A British attempt on the world land speed record for a lawnmower is taking place on a beach in Carmarthenshire.
Project Runningblade aims to use a machine built primarily of lawnmower parts to beat the 80.792mph set in 2006. It also cut some grass to qualify.
The team have set out a measured mile on the foreshore and the first test run was successful.
"We will be going for it," said project spokeswoman Clare Hensley-Boyd.
On Sunday, the team hopes to power the mower past the 100mph barrier for a new world record on the Ministry of Defence-controlled foreshore at Pendine Sands.
American Bob Cleveland, the current record holder, has flown in to witness the attempt on his record.
He set his record on Bonneville Salt Flats, Utah.
Project Runningblade's mower is driven by Don Wales, whose grandfather Sir Malcolm Campbell broke the world land speed record at seven-mile long Pendine Sands in 1924.
The British attempt is organised by The National Motor Museum in Beaulieu, Hampshire, which hosts Bluebird, the machine used by Sir Malcolm.
Bluebird is on display at the Welsh Museum of Speed at Pendine while the attempt on the lawnmower land speed record is made.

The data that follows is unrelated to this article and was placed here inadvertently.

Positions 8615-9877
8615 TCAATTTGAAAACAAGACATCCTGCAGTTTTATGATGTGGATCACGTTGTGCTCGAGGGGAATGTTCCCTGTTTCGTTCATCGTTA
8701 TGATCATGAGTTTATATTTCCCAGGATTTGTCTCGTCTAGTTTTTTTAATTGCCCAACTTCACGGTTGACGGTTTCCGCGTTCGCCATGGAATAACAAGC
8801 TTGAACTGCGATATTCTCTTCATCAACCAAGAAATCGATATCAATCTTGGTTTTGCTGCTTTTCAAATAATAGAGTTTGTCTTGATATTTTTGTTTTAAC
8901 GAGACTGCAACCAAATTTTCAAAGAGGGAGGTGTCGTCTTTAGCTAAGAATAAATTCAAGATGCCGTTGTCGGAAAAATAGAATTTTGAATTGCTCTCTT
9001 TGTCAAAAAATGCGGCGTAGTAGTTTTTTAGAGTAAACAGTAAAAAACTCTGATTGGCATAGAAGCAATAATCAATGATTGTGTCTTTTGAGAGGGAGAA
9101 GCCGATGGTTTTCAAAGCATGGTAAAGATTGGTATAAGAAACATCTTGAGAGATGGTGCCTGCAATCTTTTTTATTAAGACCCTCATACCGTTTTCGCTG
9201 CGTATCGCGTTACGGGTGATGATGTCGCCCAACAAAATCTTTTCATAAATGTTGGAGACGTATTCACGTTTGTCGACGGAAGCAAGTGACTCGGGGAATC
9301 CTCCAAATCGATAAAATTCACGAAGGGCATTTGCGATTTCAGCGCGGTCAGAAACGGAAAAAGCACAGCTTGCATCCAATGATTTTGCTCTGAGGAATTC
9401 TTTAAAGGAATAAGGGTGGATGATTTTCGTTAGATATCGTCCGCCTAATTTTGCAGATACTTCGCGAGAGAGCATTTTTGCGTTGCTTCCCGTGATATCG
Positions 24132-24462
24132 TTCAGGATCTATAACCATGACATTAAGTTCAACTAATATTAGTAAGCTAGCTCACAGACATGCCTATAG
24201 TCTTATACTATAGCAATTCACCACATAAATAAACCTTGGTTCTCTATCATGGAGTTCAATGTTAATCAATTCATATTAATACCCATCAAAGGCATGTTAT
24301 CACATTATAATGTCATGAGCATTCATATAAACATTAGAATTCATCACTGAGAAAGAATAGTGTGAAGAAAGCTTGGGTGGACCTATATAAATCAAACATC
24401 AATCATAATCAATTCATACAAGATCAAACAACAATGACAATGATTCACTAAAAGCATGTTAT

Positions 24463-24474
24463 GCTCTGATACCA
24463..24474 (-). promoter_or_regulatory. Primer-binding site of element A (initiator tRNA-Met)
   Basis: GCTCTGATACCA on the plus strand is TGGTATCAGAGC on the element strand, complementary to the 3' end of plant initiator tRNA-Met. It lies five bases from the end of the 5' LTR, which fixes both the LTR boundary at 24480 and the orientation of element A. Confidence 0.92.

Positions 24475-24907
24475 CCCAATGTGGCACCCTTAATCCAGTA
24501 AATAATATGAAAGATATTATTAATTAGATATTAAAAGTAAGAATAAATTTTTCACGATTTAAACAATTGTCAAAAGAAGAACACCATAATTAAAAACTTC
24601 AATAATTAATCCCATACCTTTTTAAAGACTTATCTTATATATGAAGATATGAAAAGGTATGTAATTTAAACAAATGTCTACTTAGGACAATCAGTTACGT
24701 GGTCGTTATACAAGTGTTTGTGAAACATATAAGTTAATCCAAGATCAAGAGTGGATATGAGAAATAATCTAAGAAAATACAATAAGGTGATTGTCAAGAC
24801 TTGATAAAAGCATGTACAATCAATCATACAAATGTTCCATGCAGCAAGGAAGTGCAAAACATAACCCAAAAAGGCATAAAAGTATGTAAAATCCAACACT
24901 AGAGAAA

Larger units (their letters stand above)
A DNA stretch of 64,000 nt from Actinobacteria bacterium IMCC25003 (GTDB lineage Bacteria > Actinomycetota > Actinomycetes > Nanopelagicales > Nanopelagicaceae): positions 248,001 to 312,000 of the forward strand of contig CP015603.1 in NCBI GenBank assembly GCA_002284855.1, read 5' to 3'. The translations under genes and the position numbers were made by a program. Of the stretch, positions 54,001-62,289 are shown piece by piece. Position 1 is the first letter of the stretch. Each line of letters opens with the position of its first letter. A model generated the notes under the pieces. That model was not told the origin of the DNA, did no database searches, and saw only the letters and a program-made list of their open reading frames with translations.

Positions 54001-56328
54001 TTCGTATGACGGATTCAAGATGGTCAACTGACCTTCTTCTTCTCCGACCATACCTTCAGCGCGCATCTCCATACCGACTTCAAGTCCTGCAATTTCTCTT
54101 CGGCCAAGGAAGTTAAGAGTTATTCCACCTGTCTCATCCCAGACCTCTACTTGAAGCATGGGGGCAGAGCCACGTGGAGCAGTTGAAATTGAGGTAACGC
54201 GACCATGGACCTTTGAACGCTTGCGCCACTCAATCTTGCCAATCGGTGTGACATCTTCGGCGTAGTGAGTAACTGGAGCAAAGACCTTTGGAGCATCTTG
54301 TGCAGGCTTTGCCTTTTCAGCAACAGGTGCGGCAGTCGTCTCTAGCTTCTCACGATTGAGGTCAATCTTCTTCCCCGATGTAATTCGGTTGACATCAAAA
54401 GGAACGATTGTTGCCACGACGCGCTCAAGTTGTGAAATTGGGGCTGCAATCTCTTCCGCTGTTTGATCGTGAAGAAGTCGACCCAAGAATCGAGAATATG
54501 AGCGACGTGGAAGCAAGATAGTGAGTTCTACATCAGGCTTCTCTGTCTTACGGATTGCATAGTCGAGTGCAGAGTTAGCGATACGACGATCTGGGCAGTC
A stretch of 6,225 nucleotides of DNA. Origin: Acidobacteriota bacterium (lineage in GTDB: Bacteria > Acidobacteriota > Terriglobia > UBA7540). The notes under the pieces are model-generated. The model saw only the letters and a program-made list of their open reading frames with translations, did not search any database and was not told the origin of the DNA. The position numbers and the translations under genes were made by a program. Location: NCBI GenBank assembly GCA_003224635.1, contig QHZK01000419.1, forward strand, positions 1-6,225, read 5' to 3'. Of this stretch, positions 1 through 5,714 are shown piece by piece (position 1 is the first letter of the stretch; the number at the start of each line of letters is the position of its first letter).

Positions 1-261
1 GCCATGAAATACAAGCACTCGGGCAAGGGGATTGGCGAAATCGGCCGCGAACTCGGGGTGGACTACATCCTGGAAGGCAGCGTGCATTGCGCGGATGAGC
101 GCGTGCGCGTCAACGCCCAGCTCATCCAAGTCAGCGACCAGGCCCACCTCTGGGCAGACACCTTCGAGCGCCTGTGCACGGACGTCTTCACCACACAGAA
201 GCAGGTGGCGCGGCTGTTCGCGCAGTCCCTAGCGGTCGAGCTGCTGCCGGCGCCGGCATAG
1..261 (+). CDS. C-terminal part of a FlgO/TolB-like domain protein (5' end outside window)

Challengers must drive over an independently measured mile in one direction and return within an hour.
The course, which includes a mile-and-a-half run up, and the same to slow down, was set out after Saturday's 1455 BST high tide.
Ms Hensley-Boyd said: "It has just taken us probably a good hour-and-a-half longer than we anticipated. We had to walk the course and clear debris.
"It's a learning curve."
Sunday's challenges is expected after 1600 BST.
At the beginning of each day, the machine has to cut grass outside the Welsh Musuem of Speed to prove it qualifies as a lawnmower.
Last month the Project Runningblade team took their machine to Pendine Sands to put it through its paces for the first time.
The record attempt is funding raising for Great Ormond Street Hospital for Sick Children and Wessex Heartbeat.